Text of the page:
Bitcoin (BTC) stayed below $40,000 on June 17 as a surging U.S. dollar added to downward BTC price pressure.
BTC/USD bounces at $38,000
The largest cryptocurrency fell during a meeting of the Federal Reserve the day before in which Chair Jerome Powell acknowledged inflation could run higher than planned in the short term. As Cointelegraph reported, May's Consumer Price Index (CPI) report showed inflation hitting a 13-year high last month.
While traditionally a boon for Bitcoin, however, Powell's confidence in inflation returning to normal long term ultimately served to boost the dollar more than BTC.
"Yes, they are anchored and they're at a good place right now — it's gratifying to see them having moved off of their pandemic lows," Powell said in subsequent media comments about inflation indicators.
"It's fundamental in our new framework to assure that longer-term inflation expectations are anchored at a place that is consistent with our goal."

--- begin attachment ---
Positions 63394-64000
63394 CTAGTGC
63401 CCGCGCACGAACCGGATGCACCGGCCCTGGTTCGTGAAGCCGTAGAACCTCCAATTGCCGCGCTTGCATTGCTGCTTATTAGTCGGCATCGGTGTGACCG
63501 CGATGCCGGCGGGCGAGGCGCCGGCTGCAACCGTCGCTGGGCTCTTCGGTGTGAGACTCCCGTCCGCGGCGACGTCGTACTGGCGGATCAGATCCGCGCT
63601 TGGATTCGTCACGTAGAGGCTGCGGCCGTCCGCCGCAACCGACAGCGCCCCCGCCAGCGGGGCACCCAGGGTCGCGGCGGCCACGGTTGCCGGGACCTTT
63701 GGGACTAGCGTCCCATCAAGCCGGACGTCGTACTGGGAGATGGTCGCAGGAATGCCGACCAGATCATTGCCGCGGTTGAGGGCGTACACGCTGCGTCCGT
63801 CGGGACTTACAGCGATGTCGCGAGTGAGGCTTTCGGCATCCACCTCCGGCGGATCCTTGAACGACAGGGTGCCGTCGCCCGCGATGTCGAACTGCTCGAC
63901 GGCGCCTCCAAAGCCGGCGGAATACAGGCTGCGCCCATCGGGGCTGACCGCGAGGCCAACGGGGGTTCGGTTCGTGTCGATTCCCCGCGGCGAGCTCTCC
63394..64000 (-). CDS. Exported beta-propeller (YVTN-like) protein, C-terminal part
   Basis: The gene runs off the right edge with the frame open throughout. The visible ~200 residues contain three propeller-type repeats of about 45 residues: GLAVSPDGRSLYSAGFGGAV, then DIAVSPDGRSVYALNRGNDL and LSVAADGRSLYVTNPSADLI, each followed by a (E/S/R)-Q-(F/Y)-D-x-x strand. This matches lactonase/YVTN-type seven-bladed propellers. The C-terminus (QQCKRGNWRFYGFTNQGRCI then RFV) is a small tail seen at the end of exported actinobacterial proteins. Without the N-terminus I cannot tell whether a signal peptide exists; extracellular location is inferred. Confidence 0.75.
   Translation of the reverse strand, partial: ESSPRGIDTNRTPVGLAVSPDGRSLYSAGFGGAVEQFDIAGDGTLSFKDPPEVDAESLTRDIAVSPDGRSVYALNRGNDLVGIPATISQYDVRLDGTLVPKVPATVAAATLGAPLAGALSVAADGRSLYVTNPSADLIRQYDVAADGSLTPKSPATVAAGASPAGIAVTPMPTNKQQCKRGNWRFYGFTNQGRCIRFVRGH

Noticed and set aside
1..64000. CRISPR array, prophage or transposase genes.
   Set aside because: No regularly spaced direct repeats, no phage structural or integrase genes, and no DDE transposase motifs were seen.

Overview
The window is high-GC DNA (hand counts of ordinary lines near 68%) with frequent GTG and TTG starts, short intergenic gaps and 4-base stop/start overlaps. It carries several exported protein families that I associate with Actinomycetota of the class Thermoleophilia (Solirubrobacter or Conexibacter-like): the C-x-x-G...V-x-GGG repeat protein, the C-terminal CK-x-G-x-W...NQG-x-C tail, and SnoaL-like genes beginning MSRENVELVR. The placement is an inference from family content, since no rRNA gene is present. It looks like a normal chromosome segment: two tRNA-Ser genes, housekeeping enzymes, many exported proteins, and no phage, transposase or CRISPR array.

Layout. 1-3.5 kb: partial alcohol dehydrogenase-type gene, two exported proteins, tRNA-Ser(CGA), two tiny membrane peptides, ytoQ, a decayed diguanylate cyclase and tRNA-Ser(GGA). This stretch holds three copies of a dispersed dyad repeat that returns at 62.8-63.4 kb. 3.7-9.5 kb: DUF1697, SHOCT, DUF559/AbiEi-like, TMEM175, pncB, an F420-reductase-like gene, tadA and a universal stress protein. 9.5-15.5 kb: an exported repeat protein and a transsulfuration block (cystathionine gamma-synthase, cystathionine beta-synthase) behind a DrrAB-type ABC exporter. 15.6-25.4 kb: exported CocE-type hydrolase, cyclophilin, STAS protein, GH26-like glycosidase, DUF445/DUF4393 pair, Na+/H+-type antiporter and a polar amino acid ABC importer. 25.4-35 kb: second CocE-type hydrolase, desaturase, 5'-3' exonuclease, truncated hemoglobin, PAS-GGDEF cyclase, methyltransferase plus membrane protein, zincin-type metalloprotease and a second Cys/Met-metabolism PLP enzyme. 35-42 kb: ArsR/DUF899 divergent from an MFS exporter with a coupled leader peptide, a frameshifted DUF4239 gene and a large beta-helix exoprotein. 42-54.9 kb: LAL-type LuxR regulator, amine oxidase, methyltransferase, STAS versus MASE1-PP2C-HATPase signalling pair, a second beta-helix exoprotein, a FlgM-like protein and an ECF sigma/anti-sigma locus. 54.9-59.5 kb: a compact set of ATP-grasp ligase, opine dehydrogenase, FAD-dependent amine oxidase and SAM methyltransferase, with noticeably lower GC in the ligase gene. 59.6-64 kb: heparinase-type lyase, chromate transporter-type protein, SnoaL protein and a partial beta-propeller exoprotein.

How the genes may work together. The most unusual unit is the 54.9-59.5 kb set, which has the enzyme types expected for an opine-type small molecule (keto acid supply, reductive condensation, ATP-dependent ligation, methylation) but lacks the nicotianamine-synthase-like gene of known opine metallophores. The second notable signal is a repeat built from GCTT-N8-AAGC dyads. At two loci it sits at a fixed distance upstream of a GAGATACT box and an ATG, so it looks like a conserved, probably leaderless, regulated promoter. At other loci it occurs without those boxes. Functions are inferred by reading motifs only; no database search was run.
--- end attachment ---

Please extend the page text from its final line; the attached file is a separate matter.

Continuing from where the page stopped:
That goal is currently around 2%, with the Fed acknowledging that there would be periods where rates overshoot that threshold.
The dollar gained on the back of the meeting, with the U.S. dollar currency index (DXY) advancing to two-month highs.
This is a classic provider of friction for Bitcoin, and already tepid sentiment over the outlook for the bull run of 2021 continuing saw a further test.
Small futures gap provides possible target
Popular trader Crypto Ed nonetheless noted the positive implications of BTC/USD bouncing off $38,000 support at its intraday lows.
"Let's not forget the possible extension to fill the CME gap," he added as part of comments on the low, with the futures gap — another favorite short-term price influencer — at $37,000.
At the same time, fellow trader Peter Brandt highlighted a number of gaps which remain unfilled on BTC/USD, while adding that he doesn’t believe all gaps must get filled.
Previously, Cointelegraph reported on the changing face of Bitcoin investor habits during this prolonged period of lower prices.
Hodlers are storing coins for longer, and even those who bought during the first months of the bull market remain committed to not selling, data shows.